“A good movie starts with a good script.”


Of course, working with young actors can make scheduling difficult, if not impossible. The strict requirements for education, and limitations on the number of hours a minor can work on a set, often had Kenny and the crew scrambling. One such situation arose in Griffith Park, where a master scene required lighting a cow pasture through a dense forest. This involved two 100’ condors, with two 12K’s in each, which took four hours to set up. After the crew used this huge setup for one scene, they had to lower the condors to get crew members down, set up for a reverse close-up before losing Miss Ryder to her schedule, and then relight the giant master to finish the scene. “It was absolutely insane,” laughs Kenny “If we knew we only had Winona for another 20 minutes, and we still had two shots to go, we’d go into a condition red, known on the set as ‘Winonamania.’ The entire set would explode into action in order to accomplish these shots before we lost her.”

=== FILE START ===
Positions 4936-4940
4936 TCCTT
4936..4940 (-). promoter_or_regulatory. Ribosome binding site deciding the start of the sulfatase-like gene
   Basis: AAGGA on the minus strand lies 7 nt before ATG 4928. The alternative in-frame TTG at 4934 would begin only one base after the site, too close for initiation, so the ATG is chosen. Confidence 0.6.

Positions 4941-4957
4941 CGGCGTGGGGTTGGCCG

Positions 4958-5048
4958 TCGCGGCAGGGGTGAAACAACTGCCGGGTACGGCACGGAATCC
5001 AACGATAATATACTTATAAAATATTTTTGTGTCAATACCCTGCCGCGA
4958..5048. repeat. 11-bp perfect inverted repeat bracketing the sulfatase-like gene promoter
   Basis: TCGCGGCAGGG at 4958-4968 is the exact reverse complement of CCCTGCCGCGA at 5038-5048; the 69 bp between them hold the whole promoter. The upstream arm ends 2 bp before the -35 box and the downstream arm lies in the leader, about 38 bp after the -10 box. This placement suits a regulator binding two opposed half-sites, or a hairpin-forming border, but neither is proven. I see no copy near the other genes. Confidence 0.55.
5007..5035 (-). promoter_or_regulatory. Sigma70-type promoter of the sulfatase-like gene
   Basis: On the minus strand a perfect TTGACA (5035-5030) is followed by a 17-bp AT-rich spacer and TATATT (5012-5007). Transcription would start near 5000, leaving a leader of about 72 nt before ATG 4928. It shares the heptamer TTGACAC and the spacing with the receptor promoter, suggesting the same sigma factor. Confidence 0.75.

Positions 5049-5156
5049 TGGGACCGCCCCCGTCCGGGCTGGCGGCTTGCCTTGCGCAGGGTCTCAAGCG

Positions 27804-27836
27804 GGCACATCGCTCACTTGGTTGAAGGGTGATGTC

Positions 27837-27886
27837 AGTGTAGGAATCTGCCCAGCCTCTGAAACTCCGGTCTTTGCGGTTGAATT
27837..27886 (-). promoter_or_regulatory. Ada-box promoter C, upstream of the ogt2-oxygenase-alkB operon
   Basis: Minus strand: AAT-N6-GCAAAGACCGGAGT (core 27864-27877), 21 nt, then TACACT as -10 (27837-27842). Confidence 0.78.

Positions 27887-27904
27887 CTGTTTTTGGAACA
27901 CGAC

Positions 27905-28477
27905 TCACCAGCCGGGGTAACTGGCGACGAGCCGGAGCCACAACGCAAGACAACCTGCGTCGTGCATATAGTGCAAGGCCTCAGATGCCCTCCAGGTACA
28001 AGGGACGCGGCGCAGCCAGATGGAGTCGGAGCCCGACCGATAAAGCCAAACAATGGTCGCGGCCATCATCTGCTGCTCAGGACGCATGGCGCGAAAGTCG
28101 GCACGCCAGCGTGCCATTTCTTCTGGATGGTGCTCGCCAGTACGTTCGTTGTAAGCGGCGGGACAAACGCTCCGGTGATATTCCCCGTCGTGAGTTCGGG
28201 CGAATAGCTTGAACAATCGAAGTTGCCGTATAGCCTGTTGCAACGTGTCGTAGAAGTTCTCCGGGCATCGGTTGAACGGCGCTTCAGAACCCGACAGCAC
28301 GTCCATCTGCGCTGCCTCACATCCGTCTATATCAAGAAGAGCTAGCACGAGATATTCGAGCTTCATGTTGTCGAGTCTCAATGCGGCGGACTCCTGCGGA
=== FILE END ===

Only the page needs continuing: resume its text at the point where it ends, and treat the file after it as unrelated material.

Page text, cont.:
Heathers, a New World picture, is scheduled for release in November [1988]. The film was written by Daniel Waters and produced by Denise Di Novi. “For me, it’s all about the word,” concludes Kenny. “A good movie starts with a good script. You can have the most beautiful images in the world but if the script is bad, people stop watching. Heathers will probably be a controversial film, since it deals with teen suicide, and these high school kids literally get away with murder in the story. It’s very black humor, and there are always people who will miss the point. In my opinion, though, this is a funny, interesting, and well-written film and I was very lucky to be given the opportunity to work on it.”




Kenny was invited to become a member of the ASC in 1996. His other feature credits include Campus Man, New Jack City, Coneheads, House Party 2, Wayne’s World 2, Jason’s Lyric and Scary Movie. His television work includes Justified, Greenleaf and S.W.A.T.


He was honored with the ASC Presidents Award in 2012.